Lately, on an increasingly frequent basis, weather events seem to dominate much of our news, with rising numbers of severe occurrences presenting fresh challenges for public safety officials dedicated to protecting lives and property.
It doesn’t just appear that way, it’s an actual fact: Almost 80 percent of disasters faced by public safety and emergency management professionals today are weather-related. It’s not only dramatic, extreme storms that require advanced forecasting for efficient safety planning, it’s also the numerous, more common fog, rain, ice, snow, and wind events that often impact our daily lives.
In any community, these conditions can differ within neighborhoods, even street to street, and change minute to minute. For anyone involved in safety management—whether responsible for schools, hospitals, churches, companies, organizations, sports venues, pools, parks, or other public gathering sites—being able to monitor and stay ahead of rapidly changing weather at specific locations is a difficult, time-consuming job that can have serious life or death repercussions.
Accustomed to regional forecasting, public safety professionals have traditionally made the best decisions they can given the broad-based storm information they’ve received.
But today, with severe weather events rising, they face a growing dilemma: What’s the best way to access customized, advance weather intelligence data specific to their area so they can enforce whatever timely and effective safety plans are necessary to protect their community and its assets?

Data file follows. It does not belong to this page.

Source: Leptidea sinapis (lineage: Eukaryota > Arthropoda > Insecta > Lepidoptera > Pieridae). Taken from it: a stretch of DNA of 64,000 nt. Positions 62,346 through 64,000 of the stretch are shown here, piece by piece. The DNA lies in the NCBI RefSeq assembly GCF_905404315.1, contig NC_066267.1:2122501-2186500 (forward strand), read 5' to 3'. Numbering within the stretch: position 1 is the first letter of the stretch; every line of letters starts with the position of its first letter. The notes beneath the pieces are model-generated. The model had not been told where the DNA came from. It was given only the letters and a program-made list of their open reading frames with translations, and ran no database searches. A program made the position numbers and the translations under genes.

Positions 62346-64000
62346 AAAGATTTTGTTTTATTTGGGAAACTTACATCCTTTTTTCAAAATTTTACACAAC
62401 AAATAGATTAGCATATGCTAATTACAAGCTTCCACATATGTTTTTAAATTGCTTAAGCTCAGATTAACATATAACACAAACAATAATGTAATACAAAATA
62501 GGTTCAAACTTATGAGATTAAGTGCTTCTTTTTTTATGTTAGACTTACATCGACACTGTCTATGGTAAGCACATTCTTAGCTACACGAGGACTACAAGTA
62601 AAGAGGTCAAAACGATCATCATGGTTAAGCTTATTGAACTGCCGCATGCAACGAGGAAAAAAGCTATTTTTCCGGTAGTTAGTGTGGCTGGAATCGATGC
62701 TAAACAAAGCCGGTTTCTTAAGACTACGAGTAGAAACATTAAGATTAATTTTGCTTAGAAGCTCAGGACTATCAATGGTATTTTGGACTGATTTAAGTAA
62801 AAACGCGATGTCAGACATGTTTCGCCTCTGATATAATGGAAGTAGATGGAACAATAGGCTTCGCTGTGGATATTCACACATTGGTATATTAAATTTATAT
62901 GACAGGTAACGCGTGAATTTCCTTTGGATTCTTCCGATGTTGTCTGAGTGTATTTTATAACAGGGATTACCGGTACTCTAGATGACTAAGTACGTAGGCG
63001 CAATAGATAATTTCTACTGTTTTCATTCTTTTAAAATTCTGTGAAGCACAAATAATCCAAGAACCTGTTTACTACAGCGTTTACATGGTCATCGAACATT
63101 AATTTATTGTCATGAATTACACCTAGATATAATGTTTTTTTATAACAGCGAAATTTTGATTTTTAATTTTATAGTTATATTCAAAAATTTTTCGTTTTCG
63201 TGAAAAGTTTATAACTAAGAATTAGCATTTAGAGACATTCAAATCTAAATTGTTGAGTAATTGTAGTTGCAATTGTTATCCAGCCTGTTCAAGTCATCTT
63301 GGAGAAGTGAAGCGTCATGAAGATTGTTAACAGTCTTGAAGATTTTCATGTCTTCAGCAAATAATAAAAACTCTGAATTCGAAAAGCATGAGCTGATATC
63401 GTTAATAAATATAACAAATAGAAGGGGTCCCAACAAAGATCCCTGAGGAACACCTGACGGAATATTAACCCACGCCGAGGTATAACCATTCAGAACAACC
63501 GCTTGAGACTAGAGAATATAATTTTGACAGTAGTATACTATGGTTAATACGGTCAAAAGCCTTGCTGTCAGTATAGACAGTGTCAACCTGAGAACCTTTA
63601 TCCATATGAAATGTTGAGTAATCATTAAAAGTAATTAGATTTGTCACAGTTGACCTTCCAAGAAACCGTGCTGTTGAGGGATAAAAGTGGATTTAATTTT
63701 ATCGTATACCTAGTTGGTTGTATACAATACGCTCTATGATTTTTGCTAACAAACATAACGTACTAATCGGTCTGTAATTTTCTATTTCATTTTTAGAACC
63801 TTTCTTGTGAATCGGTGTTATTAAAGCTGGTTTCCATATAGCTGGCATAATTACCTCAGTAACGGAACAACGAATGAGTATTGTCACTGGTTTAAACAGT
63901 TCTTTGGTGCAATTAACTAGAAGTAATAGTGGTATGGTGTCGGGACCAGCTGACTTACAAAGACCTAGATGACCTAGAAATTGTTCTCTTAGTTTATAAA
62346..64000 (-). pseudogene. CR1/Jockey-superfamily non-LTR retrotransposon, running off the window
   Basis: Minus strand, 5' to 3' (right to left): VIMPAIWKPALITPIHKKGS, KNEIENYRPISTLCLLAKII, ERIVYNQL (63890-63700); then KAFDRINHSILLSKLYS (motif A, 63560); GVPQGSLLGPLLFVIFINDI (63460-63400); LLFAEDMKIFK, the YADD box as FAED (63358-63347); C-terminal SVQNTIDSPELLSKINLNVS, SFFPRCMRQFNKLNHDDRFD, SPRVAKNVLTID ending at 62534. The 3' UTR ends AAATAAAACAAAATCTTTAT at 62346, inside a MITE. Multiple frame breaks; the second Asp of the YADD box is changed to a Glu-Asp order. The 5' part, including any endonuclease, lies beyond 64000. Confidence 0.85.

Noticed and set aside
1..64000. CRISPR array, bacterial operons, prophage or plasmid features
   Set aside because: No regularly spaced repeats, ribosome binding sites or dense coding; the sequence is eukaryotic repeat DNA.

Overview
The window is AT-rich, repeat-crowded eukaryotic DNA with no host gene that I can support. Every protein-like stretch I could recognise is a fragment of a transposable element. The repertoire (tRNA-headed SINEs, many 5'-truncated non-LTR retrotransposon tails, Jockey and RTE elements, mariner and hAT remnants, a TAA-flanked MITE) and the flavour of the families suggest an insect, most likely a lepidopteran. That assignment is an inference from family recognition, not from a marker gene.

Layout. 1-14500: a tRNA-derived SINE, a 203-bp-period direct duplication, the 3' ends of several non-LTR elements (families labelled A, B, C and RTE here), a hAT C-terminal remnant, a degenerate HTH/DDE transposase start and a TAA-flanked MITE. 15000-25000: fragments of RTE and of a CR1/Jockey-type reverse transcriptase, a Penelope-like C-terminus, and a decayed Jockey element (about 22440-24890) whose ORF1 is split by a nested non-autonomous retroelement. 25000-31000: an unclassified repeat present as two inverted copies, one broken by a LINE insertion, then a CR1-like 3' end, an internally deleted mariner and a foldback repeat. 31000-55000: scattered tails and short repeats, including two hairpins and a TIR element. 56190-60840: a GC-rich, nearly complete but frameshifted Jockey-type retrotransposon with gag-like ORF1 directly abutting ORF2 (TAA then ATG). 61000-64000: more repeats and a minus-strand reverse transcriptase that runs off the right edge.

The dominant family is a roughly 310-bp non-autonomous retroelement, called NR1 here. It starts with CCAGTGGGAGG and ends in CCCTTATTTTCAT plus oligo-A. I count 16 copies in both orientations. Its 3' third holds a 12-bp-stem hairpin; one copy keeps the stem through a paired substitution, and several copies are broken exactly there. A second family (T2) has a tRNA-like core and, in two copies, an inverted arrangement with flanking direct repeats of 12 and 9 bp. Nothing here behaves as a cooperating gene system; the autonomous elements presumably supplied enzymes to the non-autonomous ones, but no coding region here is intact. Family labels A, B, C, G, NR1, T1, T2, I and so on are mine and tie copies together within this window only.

Though emergency management professionals and public safety officials aren’t trained meteorologists, fortunately, thanks to modern weather data technology and improvements in the ease of access, they don’t have to be.
A new system of data-driven, location-based alerts offers an innovative tool for safety management officials, delivering customized, active monitoring that triggers advanced emergency preparation plans addressing multiple weather hazards.
America’s a big country, one that experiences nearly every weather event Mother Nature dishes out. Safety managers know that severe weather means different things to different regions across the U.S. and preventative plans must change accordingly. In Florida, emergency management professionals might seek weather alerts informing them when temperatures will fall below 40 degrees so they can implement plans to open homeless shelters or advise citrus owners to protect crops. In Arizona, public safety officials need to know when excessive temperatures might dictate additional safety measures to keep people cool, especially the elderly and very young.
Each region has a threshold for hot or cold, too much snow, too little or excessive rainfall. And although the big, headline-grabbing weather events like tornados, blizzards, hurricanes, and floods command attention, safety professionals require accurate weather intelligence affecting specific, localized areas where daily conditions have immediate impact on commuters and the public.